The big lesson learned from Flight 1549, Begier said, was, "It can happen. It was no longer an abstraction. We almost had that catastrophic event with the Miracle on the Hudson, but obviously there was a highly skilled crew on that plane and that did not happen."
Now, with heightened awareness and better airport management of wildlife, Begier said another bird strike as terrifying as Flight 1549 is perhaps a little less likely.
The rise in bird strikes can be misleading, said Dr. Archie Dickey, director of the Center for Wildlife and Aviation at Embry-Riddle Aeronautical University .
There aren't necessarily that many more strikes occurring, he said. The number of reported bird strikes went up in part because the aviation community is paying more attention. People are reporting strikes more often.
Also, bird strikes that resulted in damaged aircraft are decreasing at larger airports.
It's not just birds. Hundreds of strikes are reported involving bats -- and even reptiles. At New York's JFK airport, hundreds of diamondback terrapin turtles have been known to crawl from Jamaica Bay onto airport property -- sometimes even getting onto runways.
The most effective way to force birds away from airports is to take away their habitat, Dickey said in 2016.
"Wildlife is going to come in for three reasons: food, water or shelter," he explained. Remove those and you'll force birds to go elsewhere.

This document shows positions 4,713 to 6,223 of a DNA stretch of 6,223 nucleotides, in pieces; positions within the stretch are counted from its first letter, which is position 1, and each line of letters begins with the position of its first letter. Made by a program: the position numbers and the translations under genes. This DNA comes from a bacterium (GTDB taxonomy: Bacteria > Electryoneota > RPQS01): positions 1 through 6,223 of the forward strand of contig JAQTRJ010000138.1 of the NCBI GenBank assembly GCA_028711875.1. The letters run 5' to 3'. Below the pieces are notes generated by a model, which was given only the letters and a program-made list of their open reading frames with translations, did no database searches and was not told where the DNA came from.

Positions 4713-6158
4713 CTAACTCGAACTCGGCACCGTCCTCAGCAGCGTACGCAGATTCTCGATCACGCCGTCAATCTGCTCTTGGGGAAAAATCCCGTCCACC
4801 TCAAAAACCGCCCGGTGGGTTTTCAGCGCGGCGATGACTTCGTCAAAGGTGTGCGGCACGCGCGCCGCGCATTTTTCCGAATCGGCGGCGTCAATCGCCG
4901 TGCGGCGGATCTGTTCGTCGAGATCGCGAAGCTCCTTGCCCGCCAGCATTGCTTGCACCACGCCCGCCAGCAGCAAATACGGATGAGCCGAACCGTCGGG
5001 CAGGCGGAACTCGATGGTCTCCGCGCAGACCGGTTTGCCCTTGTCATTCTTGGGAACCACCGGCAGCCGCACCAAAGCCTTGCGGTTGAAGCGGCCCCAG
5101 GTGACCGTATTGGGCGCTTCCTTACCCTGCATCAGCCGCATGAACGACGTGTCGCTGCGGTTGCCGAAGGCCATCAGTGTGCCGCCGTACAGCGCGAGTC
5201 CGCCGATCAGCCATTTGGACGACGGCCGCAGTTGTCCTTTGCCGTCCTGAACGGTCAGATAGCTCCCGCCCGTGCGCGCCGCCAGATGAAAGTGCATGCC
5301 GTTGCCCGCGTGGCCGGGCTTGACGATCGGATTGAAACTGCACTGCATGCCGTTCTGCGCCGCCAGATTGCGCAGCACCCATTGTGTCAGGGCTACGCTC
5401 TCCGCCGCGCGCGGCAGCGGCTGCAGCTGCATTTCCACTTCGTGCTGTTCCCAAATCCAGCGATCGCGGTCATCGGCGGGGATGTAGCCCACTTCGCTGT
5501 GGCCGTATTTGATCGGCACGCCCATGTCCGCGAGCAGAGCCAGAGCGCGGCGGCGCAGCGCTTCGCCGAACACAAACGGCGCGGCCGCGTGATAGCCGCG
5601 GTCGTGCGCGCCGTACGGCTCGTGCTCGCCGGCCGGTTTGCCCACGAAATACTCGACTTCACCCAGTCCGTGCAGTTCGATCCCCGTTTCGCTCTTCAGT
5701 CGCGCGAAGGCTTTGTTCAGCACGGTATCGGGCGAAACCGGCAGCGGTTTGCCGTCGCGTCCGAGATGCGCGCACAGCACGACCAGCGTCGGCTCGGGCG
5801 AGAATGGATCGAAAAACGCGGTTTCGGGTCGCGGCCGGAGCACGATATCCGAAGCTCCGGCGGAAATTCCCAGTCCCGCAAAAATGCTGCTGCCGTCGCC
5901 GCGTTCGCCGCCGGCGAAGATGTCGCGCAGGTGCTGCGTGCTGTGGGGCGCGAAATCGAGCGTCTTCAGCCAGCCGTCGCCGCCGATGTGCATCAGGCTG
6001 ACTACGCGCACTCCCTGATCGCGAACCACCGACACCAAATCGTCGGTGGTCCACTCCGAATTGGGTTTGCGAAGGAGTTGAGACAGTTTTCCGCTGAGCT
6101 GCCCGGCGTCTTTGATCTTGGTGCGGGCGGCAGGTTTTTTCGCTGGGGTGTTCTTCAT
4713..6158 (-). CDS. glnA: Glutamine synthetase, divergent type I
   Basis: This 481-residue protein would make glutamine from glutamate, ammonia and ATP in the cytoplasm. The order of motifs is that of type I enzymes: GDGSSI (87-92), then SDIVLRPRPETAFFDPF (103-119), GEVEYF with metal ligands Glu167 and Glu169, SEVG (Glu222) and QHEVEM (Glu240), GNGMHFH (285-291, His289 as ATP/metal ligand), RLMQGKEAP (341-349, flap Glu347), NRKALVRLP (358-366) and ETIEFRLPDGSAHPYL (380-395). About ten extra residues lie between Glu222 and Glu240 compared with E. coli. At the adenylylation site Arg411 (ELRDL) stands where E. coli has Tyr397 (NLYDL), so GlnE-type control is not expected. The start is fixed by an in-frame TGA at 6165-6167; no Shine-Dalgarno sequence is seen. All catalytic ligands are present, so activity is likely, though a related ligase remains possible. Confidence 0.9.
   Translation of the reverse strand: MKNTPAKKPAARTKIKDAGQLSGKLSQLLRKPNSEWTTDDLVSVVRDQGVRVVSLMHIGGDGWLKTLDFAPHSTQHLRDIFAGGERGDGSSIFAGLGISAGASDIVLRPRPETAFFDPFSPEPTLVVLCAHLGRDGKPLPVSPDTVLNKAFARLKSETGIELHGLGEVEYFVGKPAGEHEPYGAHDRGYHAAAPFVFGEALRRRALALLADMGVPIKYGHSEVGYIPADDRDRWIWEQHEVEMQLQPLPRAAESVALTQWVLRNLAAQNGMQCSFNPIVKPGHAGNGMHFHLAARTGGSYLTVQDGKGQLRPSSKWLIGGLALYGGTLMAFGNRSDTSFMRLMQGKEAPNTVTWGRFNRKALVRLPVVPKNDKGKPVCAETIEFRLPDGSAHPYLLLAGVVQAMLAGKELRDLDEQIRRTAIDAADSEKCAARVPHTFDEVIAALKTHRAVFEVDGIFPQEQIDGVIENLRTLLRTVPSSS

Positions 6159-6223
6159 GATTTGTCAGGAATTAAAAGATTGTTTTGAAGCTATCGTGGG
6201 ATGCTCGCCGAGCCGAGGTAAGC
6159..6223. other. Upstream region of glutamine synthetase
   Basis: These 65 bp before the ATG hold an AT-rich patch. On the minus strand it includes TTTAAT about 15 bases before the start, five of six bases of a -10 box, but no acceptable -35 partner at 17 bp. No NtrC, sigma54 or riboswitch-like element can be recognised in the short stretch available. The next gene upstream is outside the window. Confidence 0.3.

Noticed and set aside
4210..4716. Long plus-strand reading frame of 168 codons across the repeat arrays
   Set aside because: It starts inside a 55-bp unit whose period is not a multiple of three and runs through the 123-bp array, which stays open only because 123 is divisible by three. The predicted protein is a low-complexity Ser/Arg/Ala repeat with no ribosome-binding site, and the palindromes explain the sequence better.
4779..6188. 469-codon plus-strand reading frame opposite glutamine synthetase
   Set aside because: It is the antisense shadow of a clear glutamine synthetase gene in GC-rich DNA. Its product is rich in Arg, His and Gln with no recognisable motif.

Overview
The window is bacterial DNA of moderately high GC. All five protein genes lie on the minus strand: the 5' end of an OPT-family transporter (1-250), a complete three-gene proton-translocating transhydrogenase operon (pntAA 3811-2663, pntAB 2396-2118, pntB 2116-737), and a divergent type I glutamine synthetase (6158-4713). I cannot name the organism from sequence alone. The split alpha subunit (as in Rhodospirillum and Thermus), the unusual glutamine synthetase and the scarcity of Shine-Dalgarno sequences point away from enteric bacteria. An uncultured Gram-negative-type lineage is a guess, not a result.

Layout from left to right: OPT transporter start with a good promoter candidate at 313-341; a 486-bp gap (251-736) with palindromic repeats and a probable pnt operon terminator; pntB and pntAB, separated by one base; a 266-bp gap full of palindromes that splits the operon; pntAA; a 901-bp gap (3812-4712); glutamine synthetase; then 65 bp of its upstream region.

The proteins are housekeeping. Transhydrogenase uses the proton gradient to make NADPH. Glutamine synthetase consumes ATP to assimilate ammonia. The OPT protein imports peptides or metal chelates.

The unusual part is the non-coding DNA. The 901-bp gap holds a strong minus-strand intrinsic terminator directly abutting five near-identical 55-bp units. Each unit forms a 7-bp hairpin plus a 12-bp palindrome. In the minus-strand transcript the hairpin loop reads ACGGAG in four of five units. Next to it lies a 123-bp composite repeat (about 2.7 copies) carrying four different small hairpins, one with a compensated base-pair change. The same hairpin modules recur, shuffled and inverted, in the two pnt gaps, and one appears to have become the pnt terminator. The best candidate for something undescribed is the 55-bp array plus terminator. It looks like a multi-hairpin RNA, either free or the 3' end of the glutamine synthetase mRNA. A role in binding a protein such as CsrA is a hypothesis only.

As a final option, some airports, such as New York's LaGuardia and JFK have resorted to rounding up geese and gassing them to death.
Emerging technology may provide other tools. The FAA has spent more than 10 years trying to perfect special radar that detects birds. It has struggled to track birds because they're fairly small, but experts said the FAA has been improving it.
Jet engine manufacturers have tried to design screens to protect engine intakes from birds, but so far, experts say nothing has worked well enough to be practical due to air-flow and excessive weight issues.
At the time of Flight 1549, bird-strike avoidance training was not included in US Airways' ground school curriculum or the simulator syllabus, according to the National Transportation Safety Board .
Industry lobby organization Airlines for America said in a 2016 statement that pilots for its members "undergo extensive flight training" which includes "preventative strategies."
Sullenberger's former employer US Airways has merged with American Airlines, which said in a statement this week that "bird strike preparation for our pilots is an important and standard component of training."
Achieving zero bird strikes at airports would be difficult, if not impossible, but the goal would be trying to get as close to zero as possible, said Begier. "We can set benchmarks -- and that's actually a discussion that's going on in the airport community right now."
Experts say focusing on effective wildlife management and pilot training will go a long way toward preventing future incidents like Flight 1549. The outcome of the next bird strike emergency may not be as miraculous.